More than double the units of food was recalled by the Food and Drug Administration (FDA) from the previous quarter, according to ExpertRECALL figures.
The figures for Q3 show seven million units of food products were recalled by the FDA in the third quarter, more than double the previous quarter.
ExpertRECALL said it remains to be seen if the findings will continue or not, but is something that will be monitored by the FDA.
However, FDA Enforcement Reports showed 252 food recalls in the third quarter of 2013, a 14% decline over the previous quarter.
According to FDA, one recall affected 2.5 million units, three recalls affected between 500,000 and one million units, and eight recalls affected between 100,000 and 500,000 units.
Of the recalls in FDA Enforcement Reports during Q3, 44% were classified as Class I recalls, 47% were Class II recalls and 9% as Class III.
Stay up to date to avoid recalls
Mike Rozembajgier, vice president of recalls at ExpertRECALL, told FoodQualityNews.com that it is essential companies stay up to date with guidelines and regulations to avoid recalls.
“The Food Safety Modernization Act has been a driving force in companies being more prepared, having plans and ensuring testing. While it’s difficult to speculate as to one cause, regulations such as these have been driving better quality control processes and strong supply chain management.”
Stericycle ExpertRECALL helps the product recall process for manufacturers and retailers by managing notifications and response, processing and tracking and compliance and reporting.
Allergens were the single largest cause of food recalls, representing 40% reported in the third quarter. They have been the first or second largest cause of food recalls in the past seven quarters.
Rozembajgier said that the trend has led USDA Food Safety and Inspection Service (FSIS) to recognize that proper labeling, specifically declaring allergens, is directly related to food safety.
“In the past, FSIS encouraged its inspection personnel to focus on food safety rather than other protection requirements; however, as a result of this trend, undeclared allergens will now be a top priority for inspectors going forward.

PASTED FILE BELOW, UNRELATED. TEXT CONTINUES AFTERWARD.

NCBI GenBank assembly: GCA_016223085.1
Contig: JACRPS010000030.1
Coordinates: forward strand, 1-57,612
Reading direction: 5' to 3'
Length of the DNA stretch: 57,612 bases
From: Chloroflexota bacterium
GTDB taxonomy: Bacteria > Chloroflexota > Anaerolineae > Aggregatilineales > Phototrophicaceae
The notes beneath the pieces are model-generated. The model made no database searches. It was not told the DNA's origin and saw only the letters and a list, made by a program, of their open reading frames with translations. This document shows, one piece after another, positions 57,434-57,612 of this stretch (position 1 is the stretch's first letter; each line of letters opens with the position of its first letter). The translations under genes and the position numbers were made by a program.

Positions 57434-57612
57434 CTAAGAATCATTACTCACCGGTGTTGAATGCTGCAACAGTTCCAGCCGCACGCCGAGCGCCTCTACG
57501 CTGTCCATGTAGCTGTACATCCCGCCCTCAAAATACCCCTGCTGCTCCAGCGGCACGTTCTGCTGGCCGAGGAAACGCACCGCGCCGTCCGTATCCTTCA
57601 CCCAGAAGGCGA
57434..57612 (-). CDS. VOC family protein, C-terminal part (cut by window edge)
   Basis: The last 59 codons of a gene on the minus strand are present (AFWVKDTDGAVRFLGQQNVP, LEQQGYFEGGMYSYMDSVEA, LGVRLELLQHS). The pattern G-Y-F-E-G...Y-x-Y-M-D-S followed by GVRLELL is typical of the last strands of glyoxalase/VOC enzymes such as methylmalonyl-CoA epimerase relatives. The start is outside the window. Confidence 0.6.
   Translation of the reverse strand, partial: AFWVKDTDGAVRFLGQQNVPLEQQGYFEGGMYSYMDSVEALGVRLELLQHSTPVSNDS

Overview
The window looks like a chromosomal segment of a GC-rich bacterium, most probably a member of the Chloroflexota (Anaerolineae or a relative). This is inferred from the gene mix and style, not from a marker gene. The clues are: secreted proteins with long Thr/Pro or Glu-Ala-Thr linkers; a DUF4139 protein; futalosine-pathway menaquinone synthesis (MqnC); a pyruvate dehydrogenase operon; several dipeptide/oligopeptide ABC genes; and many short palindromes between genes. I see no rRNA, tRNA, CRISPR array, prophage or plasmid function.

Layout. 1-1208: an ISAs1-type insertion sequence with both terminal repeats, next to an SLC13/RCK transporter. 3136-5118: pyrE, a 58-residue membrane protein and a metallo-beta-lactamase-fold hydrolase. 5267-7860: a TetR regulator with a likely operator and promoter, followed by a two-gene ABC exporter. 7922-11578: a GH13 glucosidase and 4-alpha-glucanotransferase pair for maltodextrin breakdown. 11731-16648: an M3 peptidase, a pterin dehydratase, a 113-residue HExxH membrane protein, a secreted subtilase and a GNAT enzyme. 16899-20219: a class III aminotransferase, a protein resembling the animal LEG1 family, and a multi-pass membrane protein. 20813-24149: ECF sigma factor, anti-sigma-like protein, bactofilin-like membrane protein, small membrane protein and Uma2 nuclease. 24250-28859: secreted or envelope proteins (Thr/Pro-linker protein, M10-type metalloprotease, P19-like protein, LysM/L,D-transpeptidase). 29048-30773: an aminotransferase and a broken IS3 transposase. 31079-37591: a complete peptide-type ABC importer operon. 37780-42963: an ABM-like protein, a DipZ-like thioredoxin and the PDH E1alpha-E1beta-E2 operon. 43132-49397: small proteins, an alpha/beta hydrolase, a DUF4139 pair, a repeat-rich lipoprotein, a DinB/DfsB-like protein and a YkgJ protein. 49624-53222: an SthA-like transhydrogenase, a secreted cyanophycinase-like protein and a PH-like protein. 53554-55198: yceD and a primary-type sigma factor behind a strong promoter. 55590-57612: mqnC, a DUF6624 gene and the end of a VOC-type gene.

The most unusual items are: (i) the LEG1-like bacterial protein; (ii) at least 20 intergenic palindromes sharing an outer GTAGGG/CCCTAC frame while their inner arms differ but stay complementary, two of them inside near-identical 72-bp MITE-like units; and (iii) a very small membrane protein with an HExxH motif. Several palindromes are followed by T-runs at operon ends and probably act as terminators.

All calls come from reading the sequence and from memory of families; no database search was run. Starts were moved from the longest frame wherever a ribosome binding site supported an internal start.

“Manufacturers should make sure that they are in complete compliance with any verification processes before an inspector has arrived onsite.”
Recalls quarter were initiated by 136 companies with 40 facing more than one recall. One company faced 24 recalls, followed by three other companies that faced more than 10.
“Any company that faces multiple recalls in a quarter obviously must review their production process. They are under a microscope, and there is no room for error.
“Major or repeated recall events can require months, or even years, to rebuild a company’s reputation.
“Each recall has a different financial impact on a company, but the damage can be significant.”
86% of USDA recalls were classified as Class I recalls representing the highest percentage in seven quarters.
There were 14 recalls of meat, poultry or processed egg products in the third quarter according to USDA reports.
Q3 recalls impacted 519,465 lbs. of product, which is up more than 105% from the previous quarter with 250,829 lbs. of product.
Twelve recalls were documented as Class I recalls, two were classified as Class II and none were designated as Class III recalls. Two companies faced multiple recalls this quarter.
Rozembajgier said that it’s important to have strong supply chain management and quality control while maintaining strong relationships with suppliers.
“Ultimately, however, companies need to understand that it’s not “if” a recall event will occur, but “when.” With this understanding, it becomes apparent how critical it is for companies to have a recall plan in place.
“Prevention is key, but in the event of a recall - if your company puts forth its full effort - it can avoid the irreparable reputation damage that follows a poorly handled recall.”